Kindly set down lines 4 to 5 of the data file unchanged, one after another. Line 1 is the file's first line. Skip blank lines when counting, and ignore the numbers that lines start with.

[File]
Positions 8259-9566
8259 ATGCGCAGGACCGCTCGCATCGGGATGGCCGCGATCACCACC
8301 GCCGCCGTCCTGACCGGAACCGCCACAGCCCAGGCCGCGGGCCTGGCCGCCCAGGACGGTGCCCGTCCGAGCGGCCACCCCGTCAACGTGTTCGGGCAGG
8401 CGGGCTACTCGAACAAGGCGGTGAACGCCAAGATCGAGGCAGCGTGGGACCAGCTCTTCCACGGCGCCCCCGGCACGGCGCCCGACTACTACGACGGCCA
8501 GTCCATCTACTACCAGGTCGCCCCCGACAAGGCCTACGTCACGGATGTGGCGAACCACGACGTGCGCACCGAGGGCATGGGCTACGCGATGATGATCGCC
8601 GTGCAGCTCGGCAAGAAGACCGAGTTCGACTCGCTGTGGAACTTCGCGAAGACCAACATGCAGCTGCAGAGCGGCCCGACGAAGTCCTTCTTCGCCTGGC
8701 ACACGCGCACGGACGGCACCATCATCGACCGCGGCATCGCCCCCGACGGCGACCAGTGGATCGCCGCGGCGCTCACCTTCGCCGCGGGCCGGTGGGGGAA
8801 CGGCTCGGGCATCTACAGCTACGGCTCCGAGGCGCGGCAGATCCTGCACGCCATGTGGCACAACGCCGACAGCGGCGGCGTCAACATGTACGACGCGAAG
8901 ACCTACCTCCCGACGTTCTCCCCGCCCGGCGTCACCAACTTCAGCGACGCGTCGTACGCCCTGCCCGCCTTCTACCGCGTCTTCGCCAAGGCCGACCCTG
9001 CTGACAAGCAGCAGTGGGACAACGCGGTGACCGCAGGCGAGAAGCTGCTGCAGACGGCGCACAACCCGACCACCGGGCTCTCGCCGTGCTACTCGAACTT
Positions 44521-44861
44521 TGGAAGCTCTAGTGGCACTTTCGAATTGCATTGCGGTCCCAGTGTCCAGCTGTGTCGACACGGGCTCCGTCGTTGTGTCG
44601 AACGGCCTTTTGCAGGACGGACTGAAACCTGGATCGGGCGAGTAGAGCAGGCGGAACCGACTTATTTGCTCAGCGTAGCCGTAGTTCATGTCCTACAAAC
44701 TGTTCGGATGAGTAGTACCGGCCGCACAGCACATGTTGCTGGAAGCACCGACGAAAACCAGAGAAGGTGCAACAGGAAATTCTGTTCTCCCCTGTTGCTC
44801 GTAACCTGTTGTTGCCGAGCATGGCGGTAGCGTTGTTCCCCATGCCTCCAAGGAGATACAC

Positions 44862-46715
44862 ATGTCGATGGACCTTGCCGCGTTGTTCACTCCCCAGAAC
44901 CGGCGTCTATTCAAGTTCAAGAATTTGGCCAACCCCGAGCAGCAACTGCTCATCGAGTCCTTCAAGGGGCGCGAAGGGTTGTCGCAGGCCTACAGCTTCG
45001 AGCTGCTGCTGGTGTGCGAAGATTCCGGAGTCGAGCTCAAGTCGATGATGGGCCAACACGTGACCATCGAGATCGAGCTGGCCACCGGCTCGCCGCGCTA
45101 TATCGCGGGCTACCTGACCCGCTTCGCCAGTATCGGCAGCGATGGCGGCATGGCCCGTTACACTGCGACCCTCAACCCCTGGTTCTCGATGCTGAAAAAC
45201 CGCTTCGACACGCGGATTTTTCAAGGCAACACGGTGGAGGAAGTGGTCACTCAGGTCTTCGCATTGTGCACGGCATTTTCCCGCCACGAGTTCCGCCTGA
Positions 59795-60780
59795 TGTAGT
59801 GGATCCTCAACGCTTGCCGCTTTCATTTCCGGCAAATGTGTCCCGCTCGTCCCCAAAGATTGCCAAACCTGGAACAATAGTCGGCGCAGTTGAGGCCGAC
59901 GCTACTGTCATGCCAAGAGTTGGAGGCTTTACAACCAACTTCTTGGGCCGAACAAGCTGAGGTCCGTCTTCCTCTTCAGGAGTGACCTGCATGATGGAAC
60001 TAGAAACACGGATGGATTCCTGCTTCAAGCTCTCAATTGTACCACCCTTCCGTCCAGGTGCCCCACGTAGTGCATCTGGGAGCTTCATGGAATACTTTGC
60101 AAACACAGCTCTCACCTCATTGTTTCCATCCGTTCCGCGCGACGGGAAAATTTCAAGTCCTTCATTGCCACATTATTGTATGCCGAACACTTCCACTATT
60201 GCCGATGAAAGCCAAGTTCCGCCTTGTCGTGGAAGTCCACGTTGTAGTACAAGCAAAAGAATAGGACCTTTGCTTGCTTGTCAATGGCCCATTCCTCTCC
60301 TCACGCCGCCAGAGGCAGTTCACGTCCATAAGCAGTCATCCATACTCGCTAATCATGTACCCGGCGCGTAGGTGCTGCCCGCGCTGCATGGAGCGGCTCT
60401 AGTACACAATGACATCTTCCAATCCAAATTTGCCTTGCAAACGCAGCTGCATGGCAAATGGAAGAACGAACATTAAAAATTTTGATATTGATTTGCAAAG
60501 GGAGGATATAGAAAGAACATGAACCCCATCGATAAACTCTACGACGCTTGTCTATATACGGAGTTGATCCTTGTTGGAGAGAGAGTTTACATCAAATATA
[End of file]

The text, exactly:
8401 CGGGCTACTCGAACAAGGCGGTGAACGCCAAGATCGAGGCAGCGTGGGACCAGCTCTTCCACGGCGCCCCCGGCACGGCGCCCGACTACTACGACGGCCA
8501 GTCCATCTACTACCAGGTCGCCCCCGACAAGGCCTACGTCACGGATGTGGCGAACCACGACGTGCGCACCGAGGGCATGGGCTACGCGATGATGATCGCC